(b. Stockholm, Sweden, 17 January 1863; d. Djursholm, Sweden, 28 June 1933)
Hamberg’s father, N. P. Hamberg, was a chemist and pharmacologist who became professor in forensic chemistry at the University of Stockholm. The young Hamberg went to high school in Stockholm, entering the university in 1881. Hamberg took his licenciate degree in 1893, his doctorate in 1901, and in the same year became professor of physical geography and historical geology at the university. In 1907 he became professor in geography at the University of Uppsala, where he remained until his retirement in 1928.
At Stockholm, Hamberg had broad training in chemistry, physics, geology, and geography, and was soon attracted to hydrology and glaciology. He took part in Nils Adolf Nordenskjöld’s expedition to Greenland (1883) as hydrologist, and in Alfred Nathorst’s expedition to Spitsbergen (1898), where he gained extensive experience of arctic conditions. He also made an elaborate hydrological survey in Swedish Lapland (1884–1886), especially of the Sarek Mountains, the geology and physical geography of which became the subject not only of Hamberg’s doctoral thesis but of a whole series of scientific papers, written with collaborators. He became a member of the Royal Swedish Academy of Science and was the president of the International Glaciological Commission from 1914 to 1916 and from 1927 to 1930.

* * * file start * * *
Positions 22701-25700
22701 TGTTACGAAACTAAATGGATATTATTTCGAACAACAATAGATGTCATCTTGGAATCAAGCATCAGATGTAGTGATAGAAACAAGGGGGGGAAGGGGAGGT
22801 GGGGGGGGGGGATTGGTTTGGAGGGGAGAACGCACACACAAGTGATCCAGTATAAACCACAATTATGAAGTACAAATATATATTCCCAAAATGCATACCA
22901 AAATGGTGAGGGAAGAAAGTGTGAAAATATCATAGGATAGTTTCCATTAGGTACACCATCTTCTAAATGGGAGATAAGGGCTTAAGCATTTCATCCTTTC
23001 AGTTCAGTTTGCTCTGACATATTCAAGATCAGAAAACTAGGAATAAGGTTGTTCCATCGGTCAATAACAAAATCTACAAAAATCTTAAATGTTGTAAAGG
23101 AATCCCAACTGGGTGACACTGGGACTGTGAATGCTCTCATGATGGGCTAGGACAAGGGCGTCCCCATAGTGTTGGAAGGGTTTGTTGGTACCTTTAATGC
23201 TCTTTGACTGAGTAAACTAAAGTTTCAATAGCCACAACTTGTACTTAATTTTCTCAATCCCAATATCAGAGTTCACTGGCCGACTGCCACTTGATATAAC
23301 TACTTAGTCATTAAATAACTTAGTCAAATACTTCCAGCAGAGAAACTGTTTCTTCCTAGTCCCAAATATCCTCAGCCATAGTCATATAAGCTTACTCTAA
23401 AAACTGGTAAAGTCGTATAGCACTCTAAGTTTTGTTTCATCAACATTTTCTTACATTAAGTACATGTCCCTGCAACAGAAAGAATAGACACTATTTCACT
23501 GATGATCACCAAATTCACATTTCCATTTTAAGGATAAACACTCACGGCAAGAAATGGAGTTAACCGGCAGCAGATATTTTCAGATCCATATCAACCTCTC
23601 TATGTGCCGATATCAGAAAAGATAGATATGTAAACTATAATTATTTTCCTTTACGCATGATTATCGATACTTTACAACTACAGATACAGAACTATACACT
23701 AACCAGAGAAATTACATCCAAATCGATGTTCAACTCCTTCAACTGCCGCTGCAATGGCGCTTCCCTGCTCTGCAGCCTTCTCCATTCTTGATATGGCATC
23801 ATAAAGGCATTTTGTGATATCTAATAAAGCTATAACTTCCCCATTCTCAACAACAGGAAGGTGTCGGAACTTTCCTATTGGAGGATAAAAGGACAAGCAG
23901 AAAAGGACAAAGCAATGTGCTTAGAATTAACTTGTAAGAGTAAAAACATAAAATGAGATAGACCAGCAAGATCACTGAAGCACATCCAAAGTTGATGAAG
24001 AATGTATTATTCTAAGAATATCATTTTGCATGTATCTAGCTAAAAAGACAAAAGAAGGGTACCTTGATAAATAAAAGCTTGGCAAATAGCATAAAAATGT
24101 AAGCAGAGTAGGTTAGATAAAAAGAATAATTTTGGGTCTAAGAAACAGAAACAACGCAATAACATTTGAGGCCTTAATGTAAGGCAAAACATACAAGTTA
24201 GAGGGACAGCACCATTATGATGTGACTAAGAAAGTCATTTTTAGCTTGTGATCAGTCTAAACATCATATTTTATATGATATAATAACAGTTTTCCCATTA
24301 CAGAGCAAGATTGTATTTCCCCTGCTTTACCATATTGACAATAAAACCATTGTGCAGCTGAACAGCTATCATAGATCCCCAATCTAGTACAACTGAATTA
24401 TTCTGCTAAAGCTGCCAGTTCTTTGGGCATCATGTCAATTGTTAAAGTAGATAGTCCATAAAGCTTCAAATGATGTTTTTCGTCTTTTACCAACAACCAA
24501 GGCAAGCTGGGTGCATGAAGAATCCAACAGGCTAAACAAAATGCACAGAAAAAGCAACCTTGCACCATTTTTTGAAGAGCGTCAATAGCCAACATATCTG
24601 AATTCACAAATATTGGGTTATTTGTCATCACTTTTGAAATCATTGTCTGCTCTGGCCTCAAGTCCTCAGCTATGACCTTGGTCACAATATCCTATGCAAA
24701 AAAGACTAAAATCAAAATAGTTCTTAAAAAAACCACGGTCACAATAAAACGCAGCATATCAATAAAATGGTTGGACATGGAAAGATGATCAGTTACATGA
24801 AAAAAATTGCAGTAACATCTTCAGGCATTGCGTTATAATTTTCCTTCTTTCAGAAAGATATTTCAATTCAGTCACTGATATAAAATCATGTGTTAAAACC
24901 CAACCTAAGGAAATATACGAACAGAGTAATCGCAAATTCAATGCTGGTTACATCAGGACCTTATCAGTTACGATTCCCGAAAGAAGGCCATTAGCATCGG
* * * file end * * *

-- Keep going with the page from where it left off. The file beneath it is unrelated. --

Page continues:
Hamberg was a meticulous and careful organizer of expeditions, an enthusiastic and inspiring leader, and a popular teacher. Many aspects of modern glaciology, especially the study of the water-ice budget of glaciers, can be traced back to his research and the research of his pupils. His most valuable scientific work was his introduction of new, exact methods of measurement and new and improved instruments. These innovations, coupled with his hydrological surveys, have had great importance in the development of the hydroelectric power plants in northern Sweden and other boreal regions.
Hamberg’s most important scientific works are Geologiska och fysisk geografiska undersökningar i Sarekfjällen (“Geological and Physical-Geographical Studies in the Sarek Mountains,” Stockholm, 1901); and Naturwissenschaftliche Untersuchungen des Sarekgebietes im Schwedich-Lappland, the series of monographs written with collaborators. For a complete bibliography, see H. Köhler, “Axel Hamberg,” in Svensk Geografisk årsbok (1933), 175–184, and G. Aminoff, “Axel Hamberg,” in Kungliga Svenska vetenskapsakademiens årsbok (1934), 265–272.